Dell rates the 1135n at 22ppm, but our 5-page text document took 22 seconds to complete, which is only 13.6ppm. The 5-page text and graphics print was a little slower, too, at 12.0ppm. However, when we ran the 20-page test, it completed in one minute, four seconds, which is 18.8ppm, not that far off the spec. Subjectively, the machine is nippy, as both a printer and copier, with a single-page copy taking 16 seconds and a 5-page copy from the ADF completing in 25 seconds.
The heat from the laser engine caused a bit of a wave in pages as they came through and we received an ‘output bin full’ warning on longer documents, once after just 17 pages had printed. We used the same Staples Multiuse paper we use for all our printer tests and a 20-page document really isn’t that long.
Print quality from the machine in its main function, printing, is good, with clear, dense, black text, fine for general-purpose office documents. Greyscale business graphics are also well up to scratch, though the range of greyscales isn’t all it could be, so different colours may translate to very similar shades of grey.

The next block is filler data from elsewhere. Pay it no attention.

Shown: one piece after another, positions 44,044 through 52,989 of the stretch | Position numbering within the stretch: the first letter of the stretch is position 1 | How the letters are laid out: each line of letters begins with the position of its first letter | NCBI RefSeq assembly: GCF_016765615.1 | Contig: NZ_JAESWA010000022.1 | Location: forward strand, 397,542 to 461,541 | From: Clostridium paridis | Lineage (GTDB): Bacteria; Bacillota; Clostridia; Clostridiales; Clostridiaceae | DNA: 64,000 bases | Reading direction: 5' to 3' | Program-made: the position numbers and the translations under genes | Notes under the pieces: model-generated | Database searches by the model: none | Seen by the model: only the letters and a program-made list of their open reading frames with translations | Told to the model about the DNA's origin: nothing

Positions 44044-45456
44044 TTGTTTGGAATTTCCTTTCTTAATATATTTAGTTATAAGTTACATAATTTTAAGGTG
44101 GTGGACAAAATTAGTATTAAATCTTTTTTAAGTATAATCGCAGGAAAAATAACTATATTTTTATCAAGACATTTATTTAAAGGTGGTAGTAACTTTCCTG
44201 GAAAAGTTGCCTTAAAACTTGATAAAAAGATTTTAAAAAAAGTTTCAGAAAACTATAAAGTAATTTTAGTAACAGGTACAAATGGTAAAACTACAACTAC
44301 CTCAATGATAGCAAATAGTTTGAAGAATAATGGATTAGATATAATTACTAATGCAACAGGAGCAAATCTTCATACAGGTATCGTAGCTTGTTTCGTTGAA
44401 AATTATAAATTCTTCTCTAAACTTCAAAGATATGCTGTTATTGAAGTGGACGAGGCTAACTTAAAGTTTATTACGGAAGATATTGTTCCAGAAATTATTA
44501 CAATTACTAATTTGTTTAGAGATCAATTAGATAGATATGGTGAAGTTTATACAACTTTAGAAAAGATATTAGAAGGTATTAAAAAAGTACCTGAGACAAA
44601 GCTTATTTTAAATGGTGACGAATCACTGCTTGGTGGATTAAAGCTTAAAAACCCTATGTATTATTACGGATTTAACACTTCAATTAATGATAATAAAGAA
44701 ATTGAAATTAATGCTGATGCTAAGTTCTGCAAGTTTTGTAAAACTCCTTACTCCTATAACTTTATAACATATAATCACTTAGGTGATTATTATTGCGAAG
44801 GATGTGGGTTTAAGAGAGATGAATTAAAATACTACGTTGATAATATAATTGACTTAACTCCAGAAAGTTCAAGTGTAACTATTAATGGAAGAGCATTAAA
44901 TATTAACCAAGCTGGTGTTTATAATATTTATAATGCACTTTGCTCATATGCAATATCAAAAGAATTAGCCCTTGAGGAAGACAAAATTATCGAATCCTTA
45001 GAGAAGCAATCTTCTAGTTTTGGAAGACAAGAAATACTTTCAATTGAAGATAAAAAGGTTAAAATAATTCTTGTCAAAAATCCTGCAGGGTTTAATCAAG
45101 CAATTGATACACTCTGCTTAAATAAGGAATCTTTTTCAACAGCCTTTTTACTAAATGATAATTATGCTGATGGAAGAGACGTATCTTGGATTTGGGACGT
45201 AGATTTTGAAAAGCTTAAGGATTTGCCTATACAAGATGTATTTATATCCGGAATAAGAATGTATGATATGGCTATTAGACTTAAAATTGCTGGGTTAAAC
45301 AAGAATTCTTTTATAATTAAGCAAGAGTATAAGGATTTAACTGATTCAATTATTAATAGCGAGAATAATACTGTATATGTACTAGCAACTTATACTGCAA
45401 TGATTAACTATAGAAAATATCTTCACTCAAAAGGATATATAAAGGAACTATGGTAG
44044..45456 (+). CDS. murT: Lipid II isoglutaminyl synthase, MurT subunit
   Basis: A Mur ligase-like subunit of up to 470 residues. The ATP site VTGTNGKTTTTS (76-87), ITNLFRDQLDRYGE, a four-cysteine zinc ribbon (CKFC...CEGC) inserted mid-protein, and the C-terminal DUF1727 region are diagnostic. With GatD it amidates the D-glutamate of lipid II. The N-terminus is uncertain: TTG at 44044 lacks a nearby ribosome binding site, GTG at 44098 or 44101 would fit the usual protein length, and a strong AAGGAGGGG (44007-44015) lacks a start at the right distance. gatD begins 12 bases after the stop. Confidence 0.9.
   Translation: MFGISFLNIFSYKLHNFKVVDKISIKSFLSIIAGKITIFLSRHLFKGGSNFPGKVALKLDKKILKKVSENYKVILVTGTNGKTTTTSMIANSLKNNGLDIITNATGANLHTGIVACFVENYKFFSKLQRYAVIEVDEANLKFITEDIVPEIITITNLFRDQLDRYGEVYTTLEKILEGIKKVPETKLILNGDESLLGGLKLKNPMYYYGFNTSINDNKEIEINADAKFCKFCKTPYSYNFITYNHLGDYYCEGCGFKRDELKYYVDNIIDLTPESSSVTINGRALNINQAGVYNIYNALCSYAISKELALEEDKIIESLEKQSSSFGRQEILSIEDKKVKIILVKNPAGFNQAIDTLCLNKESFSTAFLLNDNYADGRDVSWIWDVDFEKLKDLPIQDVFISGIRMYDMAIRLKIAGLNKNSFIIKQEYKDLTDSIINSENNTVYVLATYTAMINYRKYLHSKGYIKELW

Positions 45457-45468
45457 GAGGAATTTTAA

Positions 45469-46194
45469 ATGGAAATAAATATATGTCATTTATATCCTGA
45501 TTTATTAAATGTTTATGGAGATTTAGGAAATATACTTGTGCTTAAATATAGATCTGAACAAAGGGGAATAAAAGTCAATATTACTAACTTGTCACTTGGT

Even photos reproduce reasonably well, with good levels of detail in lighters areas of images, though detail is lost in areas of shadow – a common problem for mono lasers.
Trying to copy a page that includes greyscale graphics is a problem. Areas of fill look very blotchy and shades come out much darker than in originals. You can compensate to some extent for the darkness, but the unevenness of fills appears to be a function of the scanner itself.
It’s not the first time we’ve seen this effect and it seems to be a function of the contact image sensor scanner heads used increasingly in multifunction machines.
The drum and toner cartridge is available in 1,500 and 2,500-page variants and using the higher-capacity consumable, for better economy, gives a cost per page of 3.9p, including 0.7p for paper. This isn’t brilliant against some of its main rivals, which can cost over 1p per page less to run.
The 1135n is a neat, quick little multi-function machine, but like several of Dell’s other machines, is a rebadged Samsung machine. Comparing it with the Samsung SCX-4623F, the Dell works out around £55 more to buy and 1.1p per page more to run. Unless you have some particular affinity to Dell, or can get a better deal than from its direct sales channel, the Samsung alternative looks considerably better value.
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